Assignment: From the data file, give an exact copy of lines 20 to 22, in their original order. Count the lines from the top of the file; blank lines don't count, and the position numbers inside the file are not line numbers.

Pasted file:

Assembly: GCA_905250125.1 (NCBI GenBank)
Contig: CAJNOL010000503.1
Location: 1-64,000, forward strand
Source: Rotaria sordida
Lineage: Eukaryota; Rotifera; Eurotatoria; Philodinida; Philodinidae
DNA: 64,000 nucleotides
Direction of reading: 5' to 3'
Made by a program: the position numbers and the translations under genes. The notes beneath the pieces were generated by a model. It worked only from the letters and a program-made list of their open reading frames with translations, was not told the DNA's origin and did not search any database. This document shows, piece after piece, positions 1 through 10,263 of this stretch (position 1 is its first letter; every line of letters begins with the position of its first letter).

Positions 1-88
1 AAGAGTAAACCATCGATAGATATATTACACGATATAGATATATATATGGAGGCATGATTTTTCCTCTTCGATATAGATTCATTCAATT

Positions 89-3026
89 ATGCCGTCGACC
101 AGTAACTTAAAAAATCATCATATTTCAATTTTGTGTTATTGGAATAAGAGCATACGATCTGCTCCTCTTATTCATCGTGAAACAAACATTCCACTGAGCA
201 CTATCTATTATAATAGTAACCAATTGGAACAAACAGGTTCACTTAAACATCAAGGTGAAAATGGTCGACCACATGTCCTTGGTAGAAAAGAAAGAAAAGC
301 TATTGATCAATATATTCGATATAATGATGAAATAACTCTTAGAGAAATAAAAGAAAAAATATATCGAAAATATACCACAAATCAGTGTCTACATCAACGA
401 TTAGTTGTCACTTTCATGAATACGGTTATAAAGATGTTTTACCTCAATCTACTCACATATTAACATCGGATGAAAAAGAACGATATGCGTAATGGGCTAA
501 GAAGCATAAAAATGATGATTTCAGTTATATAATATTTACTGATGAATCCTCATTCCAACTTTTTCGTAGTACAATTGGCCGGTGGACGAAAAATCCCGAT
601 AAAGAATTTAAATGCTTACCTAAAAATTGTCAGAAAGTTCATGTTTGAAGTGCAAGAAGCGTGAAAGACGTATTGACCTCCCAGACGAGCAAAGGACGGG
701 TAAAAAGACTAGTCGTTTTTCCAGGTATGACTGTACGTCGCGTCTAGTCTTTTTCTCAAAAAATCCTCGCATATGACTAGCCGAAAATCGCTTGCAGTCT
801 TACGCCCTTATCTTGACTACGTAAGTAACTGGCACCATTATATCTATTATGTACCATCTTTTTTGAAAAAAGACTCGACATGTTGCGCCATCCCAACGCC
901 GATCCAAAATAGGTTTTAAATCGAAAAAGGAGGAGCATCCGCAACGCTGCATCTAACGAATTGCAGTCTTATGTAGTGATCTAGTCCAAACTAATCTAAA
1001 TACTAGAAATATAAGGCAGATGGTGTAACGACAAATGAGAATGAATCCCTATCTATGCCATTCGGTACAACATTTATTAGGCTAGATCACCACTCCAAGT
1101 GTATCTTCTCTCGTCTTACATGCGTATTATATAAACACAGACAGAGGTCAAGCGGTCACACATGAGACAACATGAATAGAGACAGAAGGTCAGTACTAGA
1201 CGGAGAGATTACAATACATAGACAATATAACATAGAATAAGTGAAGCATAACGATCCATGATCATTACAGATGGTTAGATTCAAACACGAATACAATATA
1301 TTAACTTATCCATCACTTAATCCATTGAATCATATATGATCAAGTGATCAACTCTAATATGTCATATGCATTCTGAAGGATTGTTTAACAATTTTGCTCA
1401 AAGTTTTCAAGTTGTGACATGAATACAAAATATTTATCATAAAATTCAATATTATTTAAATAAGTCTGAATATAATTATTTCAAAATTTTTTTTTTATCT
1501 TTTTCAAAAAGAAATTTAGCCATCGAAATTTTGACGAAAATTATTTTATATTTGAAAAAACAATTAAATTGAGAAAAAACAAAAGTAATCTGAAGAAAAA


801 TACGCCCTTATCTTGACTACGTAAGTAACTGGCACCATTATATCTATTATGTACCATCTTTTTTGAAAAAAGACTCGACATGTTGCGCCATCCCAACGCC
901 GATCCAAAATAGGTTTTAAATCGAAAAAGGAGGAGCATCCGCAACGCTGCATCTAACGAATTGCAGTCTTATGTAGTGATCTAGTCCAAACTAATCTAAA
1001 TACTAGAAATATAAGGCAGATGGTGTAACGACAAATGAGAATGAATCCCTATCTATGCCATTCGGTACAACATTTATTAGGCTAGATCACCACTCCAAGT